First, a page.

Choice from the essays "Stupied Americans" two essays out of the four that are attachted and do a reading response to it. The reading response must be 800 words regular paper not MLA and due in 8 hours. 20:00 at Los Angeles time. Attachted is an example of how the reading response should be.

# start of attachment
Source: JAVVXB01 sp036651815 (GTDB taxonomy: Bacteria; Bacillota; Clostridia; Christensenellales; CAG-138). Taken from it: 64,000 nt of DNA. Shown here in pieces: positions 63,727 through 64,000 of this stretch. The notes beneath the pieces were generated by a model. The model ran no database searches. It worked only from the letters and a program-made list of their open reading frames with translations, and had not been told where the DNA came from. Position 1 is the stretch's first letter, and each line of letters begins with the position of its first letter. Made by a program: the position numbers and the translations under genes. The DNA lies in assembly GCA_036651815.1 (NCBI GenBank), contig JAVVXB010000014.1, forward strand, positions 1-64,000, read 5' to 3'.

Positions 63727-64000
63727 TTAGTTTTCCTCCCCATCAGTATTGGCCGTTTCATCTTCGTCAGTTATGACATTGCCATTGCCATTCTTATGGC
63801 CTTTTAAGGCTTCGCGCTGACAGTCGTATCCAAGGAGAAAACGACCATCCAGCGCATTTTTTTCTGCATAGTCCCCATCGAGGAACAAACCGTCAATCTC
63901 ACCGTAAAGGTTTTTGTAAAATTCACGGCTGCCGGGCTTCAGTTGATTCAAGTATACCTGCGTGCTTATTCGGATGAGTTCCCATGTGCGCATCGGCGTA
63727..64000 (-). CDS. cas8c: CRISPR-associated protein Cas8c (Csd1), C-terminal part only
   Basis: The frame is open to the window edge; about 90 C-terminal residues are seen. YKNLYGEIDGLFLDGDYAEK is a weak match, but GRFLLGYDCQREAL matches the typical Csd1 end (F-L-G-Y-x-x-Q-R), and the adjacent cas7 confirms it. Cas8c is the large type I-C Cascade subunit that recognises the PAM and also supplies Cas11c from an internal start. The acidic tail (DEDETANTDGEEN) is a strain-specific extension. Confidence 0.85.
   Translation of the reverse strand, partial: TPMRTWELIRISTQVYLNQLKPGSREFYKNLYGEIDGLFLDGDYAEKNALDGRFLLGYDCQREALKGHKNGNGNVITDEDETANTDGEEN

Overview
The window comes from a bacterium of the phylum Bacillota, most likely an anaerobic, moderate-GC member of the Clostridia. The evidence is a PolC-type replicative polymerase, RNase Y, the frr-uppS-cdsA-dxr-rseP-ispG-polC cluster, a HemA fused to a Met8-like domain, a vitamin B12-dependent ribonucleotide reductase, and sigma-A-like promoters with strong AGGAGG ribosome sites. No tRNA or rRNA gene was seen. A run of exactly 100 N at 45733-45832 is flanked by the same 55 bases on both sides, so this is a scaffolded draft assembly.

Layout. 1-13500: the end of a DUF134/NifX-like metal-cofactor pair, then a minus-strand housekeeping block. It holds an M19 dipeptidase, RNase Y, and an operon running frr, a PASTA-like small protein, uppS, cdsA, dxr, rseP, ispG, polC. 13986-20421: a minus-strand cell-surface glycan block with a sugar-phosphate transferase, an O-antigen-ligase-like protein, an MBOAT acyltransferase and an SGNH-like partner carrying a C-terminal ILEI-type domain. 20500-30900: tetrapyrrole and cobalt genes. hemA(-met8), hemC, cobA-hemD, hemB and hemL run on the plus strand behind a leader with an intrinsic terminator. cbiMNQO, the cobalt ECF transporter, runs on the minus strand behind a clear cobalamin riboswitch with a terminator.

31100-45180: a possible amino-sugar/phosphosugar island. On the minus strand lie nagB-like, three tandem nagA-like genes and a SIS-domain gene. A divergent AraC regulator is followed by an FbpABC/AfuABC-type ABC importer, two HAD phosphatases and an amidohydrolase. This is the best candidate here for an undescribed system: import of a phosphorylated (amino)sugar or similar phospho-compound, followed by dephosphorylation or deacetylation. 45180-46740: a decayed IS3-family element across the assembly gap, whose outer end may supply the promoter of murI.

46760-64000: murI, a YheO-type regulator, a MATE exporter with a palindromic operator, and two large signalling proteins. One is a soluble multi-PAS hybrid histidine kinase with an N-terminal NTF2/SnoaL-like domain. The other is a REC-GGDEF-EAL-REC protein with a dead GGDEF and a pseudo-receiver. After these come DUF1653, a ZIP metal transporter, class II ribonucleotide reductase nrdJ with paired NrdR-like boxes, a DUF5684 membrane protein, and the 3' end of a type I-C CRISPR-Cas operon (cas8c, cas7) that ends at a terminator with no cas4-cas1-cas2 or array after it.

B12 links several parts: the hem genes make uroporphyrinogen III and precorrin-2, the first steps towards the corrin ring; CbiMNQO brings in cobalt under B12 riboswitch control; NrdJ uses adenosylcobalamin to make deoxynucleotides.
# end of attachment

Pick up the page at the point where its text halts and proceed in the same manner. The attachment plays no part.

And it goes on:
Attachments: Jane Doe 2/14/14 RR1 Masculinity as Homophobia When reading “Masculinity as Homophobia” by Michael S. Kimmel, I found myself empathizing with the author’s feelings on gender rigidness. While my take on strict gender roles relates to that of femininity, I saw the struggle he portrayed within masculinity and adopted an opinion on masculinity that I had hardly discovered. While I saw masculinity as a harsh and limiting trait or identity, I never fully understood the turmoil it can bring to men, and the domino affect it has on those it touches, both men and women. It was interesting to me when the author touched on women’s views towards men and their determination of whether a man is homosexual or not. Of course, some of the women had very absurd theories and guidelines to draw a conclusion, but nonetheless, it directly affected male behavior among the group studied. For the women to say that they saw a man who didn’t spend much time on her, or walked and talked a certain way, as gay, the response in men was to act, walk, and talk in the most opposite of ways. Forcing men into “exaggerating all the traditional rules of masculinity”, as Kimmel puts it, can truly lead to aggressively violent behavior in men towards women. After all, a man wouldn’t want a woman thinking he is uninterested in her, right? I thought the idea of men feeling powerless as individuals, but powerful as a mass was very intriguing. For men to demonstrate violent, misogynist, or exclusive behaviors in the hopes it will keep humiliation at bay only adds empathy to the suffrage of men. If humiliation and exclusion are what men fear deep down, there needs to be a serious shift in thought in regards to masculinity and the expectations of men. We are so open, as a society, to gentleness and understanding towards women, but the sole disregard of emotion in the male realm only adds to the circular pattern of aggression and exclusive dominance seen in “masculine” men. Overall, men’s suffrage within masculinity needs to be addressed and tended to. For women to be given the spotlight on injustices in expectations of being a female, and men not, it speaks against the sole purpose of feminism and human rights. Equality. I appreciated Kimmel’s insight into the meaning of masculinity and how it affects men currently in our society. Understanding leads to change, and I feel a lot can be learned from his illustrations. John Doe 2/14/14 RR1 Is Marriage in Decline? In her article “The Marriage Crisis,” Aja Gabel discusses the falling marriage rate in America and potential causes of this decline. Gabel notes how the dynamic aspect of society makes changes to traditional practices almost inevitable. According to Gabel, an essential aspect to the decline of marriage was “the pill” which “gave women a lot more control in general” (73). Since I am currently enrolled in a women’s studies course, this claim is directly correlated to the material that I have been recently exposed to. The inverse relationship that exists between a female’s “control” over her own life and the rate of marriage elucidates how deeply rooted our society is in patriarchy. From the founding of the colonies, to modern day America, women have always been seen as subordinate to men. Despite this discrimination against women, the inequality that has existed between male and female has been overshadowed by larger inequalities that loomed in America such as that of racial and religious inequality. While freed AfricanAmericans received the right to vote in the late eighteen hundreds, it was not until the 1920s that American women received the right to the ballot. It is no wonder that women chose to delay marriage once they received control over their life. Gabel goes on to state how the pill allowed females to delay motherhood and ultimately “narrow the gender wage gap” (73). Since females were virtually forced into motherhood, they were unable to pursue higher education and establish careers for themselves. Thus, they were often dependant on their husbands and financially tied to the man they married. Even if they were miserable with their chosen spouse, women simply could not survive in the economic world without them. However, the pill allowed women to set off motherhood until they were economically self sufficient which severed their economic tie to men. Marriage was no longer a financial relationship, but rather one built upon love. Since love is an emotion and emotions are more unstable than logic, it is no wonder that this independence not only lowered marriage rate, but also increased divorce rate. In her essay “Could Temporary Marriages Reduce the Alarming Rate of Divorce,” Natalie Rivera discusses both this increase in divorce rate, and also a popular solution. Rivera introduces the notion of temporary marriages which would ultimately prevent divorce, by providing a way out of the marriage with time. However, she also says that “choosing how long to be married is like an easy way out of a life-long commitment; it is like doubting the marriage before it even starts” (81). I am in complete agreement with Rivera. Although the idea of marriage is losing its merit in the current day and age, I still see marriage as a lifelong commitment that must be endured through both the good and the bad. Surely temporary marriage would reduce the divorce rate, but not because marriages would be stronger. The divorce rate would drop because couples would be getting divorced after a couple years, without having to legally file for divorce. Proposing for a temporary marriage sets the marriage off on the wrong foot. Why ask someone to marry you if only for a couple years? Dating would be sufficient for that purpose. Temporary marriages simply undermine the practice as a whole and it truly is “doubting the [relationship] before it even starts” (81). I am completely opposed to the idea of temporary marriages, and those who would like to be temporarily married, should simply date their spouse so that they can fulfill their basic